You can always catch up on the Classroom Organizing Challenge Page HERE. Here's our yearlong overview:


Getting Started
January: Student Desks
February: Teacher Desk
March: Visible Storage
April: Hidden Storage
May: Technology/Digital
June: Classroom Library
July: Student Life
August: Class Routines
September: Teacher Life
October: Home-School Link
November: Mom Life
December: Maintenance

. . .

Piles & Files

This is a big one: How do you keep paperwork organized in your classroom?

Class List Slip Freebie to Stay Organized


I have posted about my love of student numbers in the past HERE, and mentioned these class list slips there, but wanted to offer up my template today to anyone who may be looking for it. I have received a few requests over time and finally made it into a user-friendly PowerPoint file.

Five Ways to Randomly Call on Students

How do you call on students in your classroom?

I think our natural default as teachers is to call on the student with his/her hand up. It's quick, easy, and keeps the lesson going.

What it eliminates, though, are the students who may need the lesson the most. Among others, they could be the students who are still working through their understanding, the ones who may be checking out since they know others will handle the answers, and those who may need a bit more wait time before they are able to answer.

Classroom Organizing Challenge: February, Week 1: Teacher Desk {Zones}


Welcome to the second month of my Classroom Organizing Challenge!

Each month this year to a specific part of our classroom to get rid of clutter, organize, streamline, and make our classrooms more stress-free!

Below are the list of topics and months, so you can join in and/or catch up anytime.

If you haven't read the Getting Started post, I recommend reading that first for some simple tips, a fun playlist, and a big-picture view of 2019.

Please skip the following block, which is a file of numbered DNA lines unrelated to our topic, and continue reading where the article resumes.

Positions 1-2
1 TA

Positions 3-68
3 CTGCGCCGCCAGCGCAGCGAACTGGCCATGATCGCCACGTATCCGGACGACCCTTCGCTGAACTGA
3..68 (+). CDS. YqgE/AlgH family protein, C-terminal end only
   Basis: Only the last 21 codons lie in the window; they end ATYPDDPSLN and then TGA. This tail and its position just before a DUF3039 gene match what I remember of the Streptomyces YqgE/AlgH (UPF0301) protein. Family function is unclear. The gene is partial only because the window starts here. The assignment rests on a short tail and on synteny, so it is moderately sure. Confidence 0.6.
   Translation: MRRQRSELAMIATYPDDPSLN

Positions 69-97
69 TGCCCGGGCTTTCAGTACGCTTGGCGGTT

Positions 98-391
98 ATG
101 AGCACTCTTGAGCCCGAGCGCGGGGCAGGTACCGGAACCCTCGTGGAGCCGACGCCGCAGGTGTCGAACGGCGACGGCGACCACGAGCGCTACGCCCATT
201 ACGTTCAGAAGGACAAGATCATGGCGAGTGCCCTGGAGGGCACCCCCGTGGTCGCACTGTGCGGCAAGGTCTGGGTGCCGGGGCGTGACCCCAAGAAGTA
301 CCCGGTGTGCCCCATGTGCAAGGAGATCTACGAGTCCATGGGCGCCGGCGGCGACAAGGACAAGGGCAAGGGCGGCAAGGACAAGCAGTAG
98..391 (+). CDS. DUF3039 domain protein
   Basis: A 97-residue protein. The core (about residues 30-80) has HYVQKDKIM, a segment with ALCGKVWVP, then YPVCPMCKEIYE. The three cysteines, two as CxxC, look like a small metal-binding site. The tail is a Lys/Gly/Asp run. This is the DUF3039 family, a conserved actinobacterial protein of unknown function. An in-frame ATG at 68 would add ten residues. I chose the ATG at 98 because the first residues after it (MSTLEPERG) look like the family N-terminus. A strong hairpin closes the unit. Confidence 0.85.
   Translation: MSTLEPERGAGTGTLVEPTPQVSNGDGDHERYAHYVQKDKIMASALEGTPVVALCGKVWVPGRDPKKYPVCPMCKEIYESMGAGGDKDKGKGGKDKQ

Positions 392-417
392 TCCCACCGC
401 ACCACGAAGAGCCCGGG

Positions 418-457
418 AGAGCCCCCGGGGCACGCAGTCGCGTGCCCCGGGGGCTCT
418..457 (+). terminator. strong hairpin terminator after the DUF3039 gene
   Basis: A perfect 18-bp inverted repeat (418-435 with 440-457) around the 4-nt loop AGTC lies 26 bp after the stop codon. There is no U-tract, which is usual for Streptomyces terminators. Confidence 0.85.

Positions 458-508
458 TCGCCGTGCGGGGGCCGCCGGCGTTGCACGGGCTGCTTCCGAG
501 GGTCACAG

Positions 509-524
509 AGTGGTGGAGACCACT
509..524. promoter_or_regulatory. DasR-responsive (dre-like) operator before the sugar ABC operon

You can always catch up on the Classroom Organizing Challenge Page HERE. Here's our yearlong overview:


Getting Started
January: Student Desks
February: Teacher Desk
March: Visible Storage
April: Hidden Storage
May: Technology/Digital
June: Classroom Library
July: Student Life
August: Class Routines
September: Teacher Life
October: Home-School Link
November: Mom Life
December: Maintenance

. . .

Teacher Desk/Work Area

Last month, we tackled student desks and this month, it's our turn!

Board Game Review: Skyjo

For Christmas this year, I bought my daughter quite a few new board games. There are so many exciting and interesting ones out there, I knew it would turn into a fun adventure for us.

Plus, she's seven, so just the right age for many of these games and a great way to see if they will work for third graders.


While playing, I realized that so many of these would be a great addition to a classroom!

Classroom Organizing Challenge: January, Week 4: Student Desks {Bins & Cubbies}


If you are new to this monthly challenge, welcome!

There is a new focus each month and we're starting small with student desks/work spaces and growing from there.

Be sure to go back and reread the work we've already done so you're all caught up.

You can always catch up on the Classroom Organizing Challenge Page HERE. Here's our yearlong overview:

Getting Started
January: Student Desks
February: Teacher Desk
March: Visible Storage
April: Hidden Storage
May: Technology/Digital
June: Classroom Library
July: Student Life
August: Class Routines
September: Teacher Life
October: Home-School Link
November: Mom Life
December: Maintenance

. . .

Week 4: Student Bins & Cubbies

This is the final installment of the January challenge, so if you don't have any student bins or cubbies as a part of your classroom, this is a great week to catch up on any of the pieces and parts from the past weeks.